Egypt, Of All Countries, Condemns U.S. Treatment of Ferguson Protestors

Egypt may be trolling the United States, but Ferguson has given them ammunition. 

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4:31 p.m.: State Department spokeswoman Marie Harf has responded to (and rejected) the international criticism of the Ferguson police. Via ABC:

We here in the United States will put our record for confronting our problems transparently and honestly and openly up against any other countries in the world. When we have problems and issues in this country, we deal with them openly and honestly. We think that’s important, and I would encourage the countries you named particularly to do the same thing.”

It's unknown whether or not Harf dropped the mic and walked away.

Original Post

Last week, Egypt was the subject of an extensive and damning Human Rights Watch report. The report detailed the army's likely crimes against humanities and the premeditated murder of over 1,000 protestors in the aftermath of the deposing of Muslim Brotherhood leader and former Egyptian President Mohamed Morsi in 2013.

As we noted, Egypt responded by claiming that Human Rights Watch had acted illegally in assembling the report and violated Egypt's sovereignty. They even barred Human Rights Watch chief Ken Roth from entering the country to launch the report, detaining him for "security reasons" for 12 hours. They've conducted massive sham trials and detained and arrested journalists for doing reporting critical of the military rule.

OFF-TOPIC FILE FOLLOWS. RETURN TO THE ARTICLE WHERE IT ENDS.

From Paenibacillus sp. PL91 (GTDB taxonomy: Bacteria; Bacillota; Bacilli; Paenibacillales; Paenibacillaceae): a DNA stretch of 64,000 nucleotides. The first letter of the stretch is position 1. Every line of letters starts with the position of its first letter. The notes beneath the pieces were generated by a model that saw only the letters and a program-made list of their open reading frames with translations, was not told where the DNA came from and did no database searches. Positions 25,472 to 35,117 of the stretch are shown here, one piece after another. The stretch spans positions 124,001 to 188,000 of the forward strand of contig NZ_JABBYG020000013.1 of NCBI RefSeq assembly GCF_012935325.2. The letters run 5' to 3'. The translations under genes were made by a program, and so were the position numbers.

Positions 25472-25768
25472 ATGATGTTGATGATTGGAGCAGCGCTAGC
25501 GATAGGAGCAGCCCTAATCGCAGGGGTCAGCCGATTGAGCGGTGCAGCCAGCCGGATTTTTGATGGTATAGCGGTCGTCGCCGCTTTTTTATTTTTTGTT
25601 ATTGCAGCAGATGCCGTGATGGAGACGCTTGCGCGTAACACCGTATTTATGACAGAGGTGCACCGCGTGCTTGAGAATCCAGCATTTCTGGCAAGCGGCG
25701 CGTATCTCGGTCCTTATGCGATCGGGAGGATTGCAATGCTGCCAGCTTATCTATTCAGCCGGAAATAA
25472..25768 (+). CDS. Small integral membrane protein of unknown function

But they've also got an opinion on Ferguson. According to Reuters, Egypt issued a statement condemning the United States in light of the Ferguson protests that have gripped the nation.

The Egyptian Foreign Ministry's statement on the unrest in Ferguson read similarly to one issued by U.S. President Barack Obama's administration in July 2013, when the White House "urged security forces to exercise maximum restraint and caution" in dealing with demonstrations by Mursi supporters.

The statement added that Egypt would be "closely following the escalation of protests."

Egypt wasn't alone. The Supreme Leader of Iran, who greenlit the state-sponsored hanging of two gay men last week, also weighed in on Twitter:

He was joined by Syria, killer of 170,000 people, the state media of which accused the American police carry out "racist and oppressive practices"

On Monday, media outlets as far and wide on the American political spectrum as the National Review Online and the Daily Kos reported the urgings of United Nations Secretary-General Ban Ki-moon for Americans to conform to “international standards in dealing with demonstrations.”

And here we are.

This article is from the archive of our partner The Wire.